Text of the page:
Do I need an Engineer?
Nearly all commercial treehouses and many permitted residential treehouse projects will require a designated P.E. (professional engineer) or a R.A. (Registered Architect) to certify that the design is satisfactorily safe. However, if your project is small/medium, in a rural area with little regulation, or if you intend to build first and ask forgiveness later (no guarantees this will work for you), then you can skip this page and move on to our in house design/build process. We are not designated P.E.s or R.A.s, but for most average residential treehouse projects, people opt to trust our experience and judgement for everything from TAB selection and placement to lumber sourcing and finishing touches for smaller projects.
Where do I find an engineer for a treehouse?
There are 2 options. We can provide a referral to an engineer and architect that we have used. Some of these professionals have licenses nationwide. One of the most famous treehouse engineers out there is Charlie Greenwood and we have installed both his HL and XL series tree fasteners. The costs vary, but can be anything from $1000-3000 for a plan review or up to $8,000 and $20,000 for the full code preparation package for a large project. Prices will vary based on the project. All fees are paid directly to the architect or engineering company and you will be asked to sign an agreement with them at engagement. We are available to make site visits and engage in the concept design process whenever it is helpful. When engineering is completed, we can provide a construction proposal based on the final design.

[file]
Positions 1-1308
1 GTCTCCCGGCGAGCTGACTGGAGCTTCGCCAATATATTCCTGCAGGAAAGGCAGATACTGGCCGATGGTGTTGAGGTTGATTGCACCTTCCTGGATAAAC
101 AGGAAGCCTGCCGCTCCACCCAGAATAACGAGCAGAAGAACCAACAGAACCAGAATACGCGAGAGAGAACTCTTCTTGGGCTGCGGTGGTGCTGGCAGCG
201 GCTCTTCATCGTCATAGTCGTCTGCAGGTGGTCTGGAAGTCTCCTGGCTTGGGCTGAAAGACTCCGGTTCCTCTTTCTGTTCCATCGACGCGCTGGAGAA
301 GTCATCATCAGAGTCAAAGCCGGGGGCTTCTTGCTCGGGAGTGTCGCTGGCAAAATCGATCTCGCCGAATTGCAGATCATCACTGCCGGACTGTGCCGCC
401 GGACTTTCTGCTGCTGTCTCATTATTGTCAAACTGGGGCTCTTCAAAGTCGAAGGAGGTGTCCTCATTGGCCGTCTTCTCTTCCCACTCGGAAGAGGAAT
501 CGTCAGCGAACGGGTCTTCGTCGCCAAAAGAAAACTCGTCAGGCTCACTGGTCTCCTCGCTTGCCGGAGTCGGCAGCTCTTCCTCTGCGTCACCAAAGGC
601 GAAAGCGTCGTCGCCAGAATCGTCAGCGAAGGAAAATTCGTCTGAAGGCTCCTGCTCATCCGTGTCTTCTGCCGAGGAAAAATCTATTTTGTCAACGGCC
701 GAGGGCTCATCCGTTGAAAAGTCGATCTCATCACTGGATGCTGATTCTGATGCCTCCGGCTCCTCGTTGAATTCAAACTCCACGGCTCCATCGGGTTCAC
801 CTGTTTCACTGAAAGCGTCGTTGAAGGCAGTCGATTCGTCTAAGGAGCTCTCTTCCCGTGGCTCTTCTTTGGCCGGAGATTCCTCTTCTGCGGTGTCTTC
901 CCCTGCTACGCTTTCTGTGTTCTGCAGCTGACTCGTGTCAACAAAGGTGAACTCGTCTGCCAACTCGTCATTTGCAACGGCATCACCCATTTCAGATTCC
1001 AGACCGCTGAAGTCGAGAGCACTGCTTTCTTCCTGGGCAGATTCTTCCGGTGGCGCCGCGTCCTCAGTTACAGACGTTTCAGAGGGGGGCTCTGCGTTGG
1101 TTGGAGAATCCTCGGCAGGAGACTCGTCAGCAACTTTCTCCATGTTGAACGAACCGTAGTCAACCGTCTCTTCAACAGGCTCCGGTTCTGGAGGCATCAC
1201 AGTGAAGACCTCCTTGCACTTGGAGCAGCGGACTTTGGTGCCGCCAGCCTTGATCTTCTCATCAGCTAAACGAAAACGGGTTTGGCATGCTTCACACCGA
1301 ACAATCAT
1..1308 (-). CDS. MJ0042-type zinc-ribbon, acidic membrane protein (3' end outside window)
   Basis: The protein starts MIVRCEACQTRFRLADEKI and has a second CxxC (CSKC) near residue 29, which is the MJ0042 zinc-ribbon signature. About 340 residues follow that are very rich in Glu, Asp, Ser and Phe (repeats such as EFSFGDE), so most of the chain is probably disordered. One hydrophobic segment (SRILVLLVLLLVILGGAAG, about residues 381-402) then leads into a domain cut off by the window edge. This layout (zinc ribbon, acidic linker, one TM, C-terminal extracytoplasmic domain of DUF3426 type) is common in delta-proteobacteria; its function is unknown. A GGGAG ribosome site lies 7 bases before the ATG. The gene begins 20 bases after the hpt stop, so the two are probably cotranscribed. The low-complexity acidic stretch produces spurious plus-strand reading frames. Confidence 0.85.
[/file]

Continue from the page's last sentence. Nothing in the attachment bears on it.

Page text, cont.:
The second option is for you to find a local civil or structural engineer who is open minded enough to consider the project. In order to certify a project, the engineer will have to be comfortable enough with the tree attachment methods to put their name and reputation on the line. The problem is that there is very little public documentation for building and testing structures built in living trees, so it is going to take an engineer who is willing to take a risk or invest significant time into the design phase. Hopefully, they are well versed in the properties of wood and also the biology of trees. If your chosen engineer has any questions, we would like to describe the process to them and help them determine if they can take on the project.